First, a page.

By DAN TOMASELLO
LYNNFIELD — Lynnfield Middle School’s cafeteria transformed into Santa’s Workshop on Dec. 17, when the middle school held its eighth annual holiday gift drive.
The highly anticipated event was a huge success once again. Middle school students and their families donated 1,500 gifts and gift cards to families in need.
The middle school once again partnered with the Department of Children and Families’ Lynn office, which distributed the gifts to 15 needy families. There were so many gifts donated this year that DCF officials loaded them into several cars while filling in for Santa and his sleigh.
According to Media Specialist Sue Owens, the LMS Student Council did most of the organizing for the gift drive along with staff and parent volunteers. Owens, sixth grade science teacher Patricia Hazelton and fifth grade English teacher Becky Petrin worked together once again to keep tabs on every family’s needs and every child’s wish.
“I think this was our best gift drive ever,” said Owens. “Everybody came through. It was fantastic that we were able to fulfill so many wishes.”
Hazelton, who launched the gift drive eight years ago, concurred with Owens’ sentiment.
“Our students truly are givers,” said Hazelton.
Students donated gifts large and small to children of all ages. Every child who received gifts had a wish list and students worked diligently to grant every child’s wish. Students also donated items to parents as well such as portable cribs, highchairs, gift cards to stores and supermarkets and gently used items.
In addition to middle school students, Lynnfield High School students donated gifts to this year’s drive as well. After high school student Amanda Mazzarella reached out to Owens and Hazelton, the high school’s Kindness Club began collecting gifts for stocking stuffers.
“They told us they missed the gift drive and they donated over 50 stockings,” said Owens. “Not only did the high school students donate the stockings, these stockings were filled to the brim with incredible items.”
Hazelton was amazed by the high school students’ generosity.
“The high school kids really helped us out this year with the stockings,” said Hazelton. “They made a big difference.”
Some children wished for large ticket items such as an Xbox and the Apollo Team donated a new bicycle to a needy family. Some of the requests boys had this year included basketballs, Legos and Teenage Mutant Ninja Turtles action figures. A number of teenagers requested gift cards as well.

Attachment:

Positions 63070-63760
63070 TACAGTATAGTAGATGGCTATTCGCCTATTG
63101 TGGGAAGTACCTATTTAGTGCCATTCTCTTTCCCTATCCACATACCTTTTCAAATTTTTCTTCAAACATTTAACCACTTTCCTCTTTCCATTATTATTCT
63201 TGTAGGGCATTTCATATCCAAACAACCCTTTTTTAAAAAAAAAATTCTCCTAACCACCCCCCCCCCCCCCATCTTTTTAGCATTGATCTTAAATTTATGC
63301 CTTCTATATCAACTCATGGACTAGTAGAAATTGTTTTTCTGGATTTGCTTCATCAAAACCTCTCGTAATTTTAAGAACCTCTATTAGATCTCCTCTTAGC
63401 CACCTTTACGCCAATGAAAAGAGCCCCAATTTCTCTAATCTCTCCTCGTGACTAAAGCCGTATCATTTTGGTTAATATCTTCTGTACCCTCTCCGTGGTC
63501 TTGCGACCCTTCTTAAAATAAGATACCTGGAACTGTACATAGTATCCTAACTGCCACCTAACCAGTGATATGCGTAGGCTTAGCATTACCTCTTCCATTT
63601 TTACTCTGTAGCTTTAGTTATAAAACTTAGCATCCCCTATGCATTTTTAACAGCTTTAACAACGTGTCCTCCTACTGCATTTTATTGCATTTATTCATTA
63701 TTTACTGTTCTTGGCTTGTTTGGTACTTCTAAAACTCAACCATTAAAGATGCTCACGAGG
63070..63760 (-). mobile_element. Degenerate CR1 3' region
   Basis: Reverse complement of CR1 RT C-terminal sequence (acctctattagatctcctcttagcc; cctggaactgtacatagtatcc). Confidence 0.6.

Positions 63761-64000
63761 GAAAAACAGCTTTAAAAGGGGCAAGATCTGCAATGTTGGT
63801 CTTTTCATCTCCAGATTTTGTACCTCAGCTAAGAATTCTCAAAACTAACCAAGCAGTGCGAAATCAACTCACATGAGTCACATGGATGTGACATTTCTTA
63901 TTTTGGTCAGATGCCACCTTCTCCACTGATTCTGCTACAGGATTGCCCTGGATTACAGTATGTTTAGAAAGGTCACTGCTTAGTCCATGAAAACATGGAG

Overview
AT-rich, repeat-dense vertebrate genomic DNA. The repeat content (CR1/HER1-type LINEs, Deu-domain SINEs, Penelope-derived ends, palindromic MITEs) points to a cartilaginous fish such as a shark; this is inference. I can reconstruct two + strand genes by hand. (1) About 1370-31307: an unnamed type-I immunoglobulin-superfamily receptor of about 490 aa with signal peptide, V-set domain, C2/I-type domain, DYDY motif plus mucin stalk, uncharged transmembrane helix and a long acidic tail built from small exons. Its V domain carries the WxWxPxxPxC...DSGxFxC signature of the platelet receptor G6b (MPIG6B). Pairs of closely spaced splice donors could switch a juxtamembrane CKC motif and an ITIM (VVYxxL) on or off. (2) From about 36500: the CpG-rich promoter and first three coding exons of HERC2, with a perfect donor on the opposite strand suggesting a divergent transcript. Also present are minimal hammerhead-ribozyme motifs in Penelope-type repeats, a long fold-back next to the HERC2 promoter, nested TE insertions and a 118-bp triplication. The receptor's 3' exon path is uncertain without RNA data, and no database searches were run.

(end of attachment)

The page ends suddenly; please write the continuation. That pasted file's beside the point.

While a number of girls requested dolls and one family asked for a Little Tikes kitchen set, Hazelton said there was a common gift theme for girls this year.
“Frozen was big this year,” said Hazelton. “We had Frozen sheets, Frozen comforters, Frozen outfits and Frozen pajamas.”
“We had Olafs in all kinds of different sizes,” Owens added.
One hundred and sixty student volunteers and the majority of the LMS faculty wrapped the 1,500 gifts donated this year in the cafeteria. Additionally, students and teachers transported the gifts from the media center, which was overflowing with presents, to the auditorium. Students used carts to bring gifts from the auditorium’s stage to the cafeteria.
“It’s really like Santa’s Workshop,” said Hazelton.
“We had probably 100 students moving all of the gifts,” Owens added.
Owens said the generosity of middle school students and their families is truly amazing.
“They always find a way to do this,” said Owens. “They are always excited about it. They really realize there are people in need who need help.”
Middle School Principal Stephen Ralston said this year’s gift drive is a testament to the generosity of LMS students and the Lynnfield community.
“It gets bigger and bigger each year,” said Ralston. “Being able to help out as many families as we can is absolutely tremendous.”
Hazelton personally thanked LMS families for bending over backward to help make the holiday season special for needy families.
“The parents are essential,” said Hazelton. “The parents who routinely come back every year really make it easy with everything, from printing labels, organizing gift wrap and sorting presents.”
The two teachers said the LMS faculty played an instrumental role in this year’s gift drive. Teachers covered their colleagues’ classes so they could help organize the donated gifts. After the school bell rang, a slew of teachers headed down to the café to start wrapping with students.
“We could not do this without the teachers,” said Owens.
“They are all here helping out,” said Hazelton. “It’s great.”
DCF social worker Brit Carlson personally thanked the LMS community for granting wishes for needy families once again.
“We look forward to working with Sue Owens, the students, teachers and parents in Lynnfield every year,” said Carlson. “They are helping make Christmas a little more special for families in need.”
DCF social worker Jennifer Santiago agreed with Carlson’s sentiment.
“The students here are absolutely amazing,” said Santiago. “The teachers and everyone who helped coordinate this event are amazing. They are really helping out needy families.”
Hazelton and Owens said they are both looking forward to next year’s gift drive.
“We will be buying gift wrap on Dec. 26,” said Hazelton.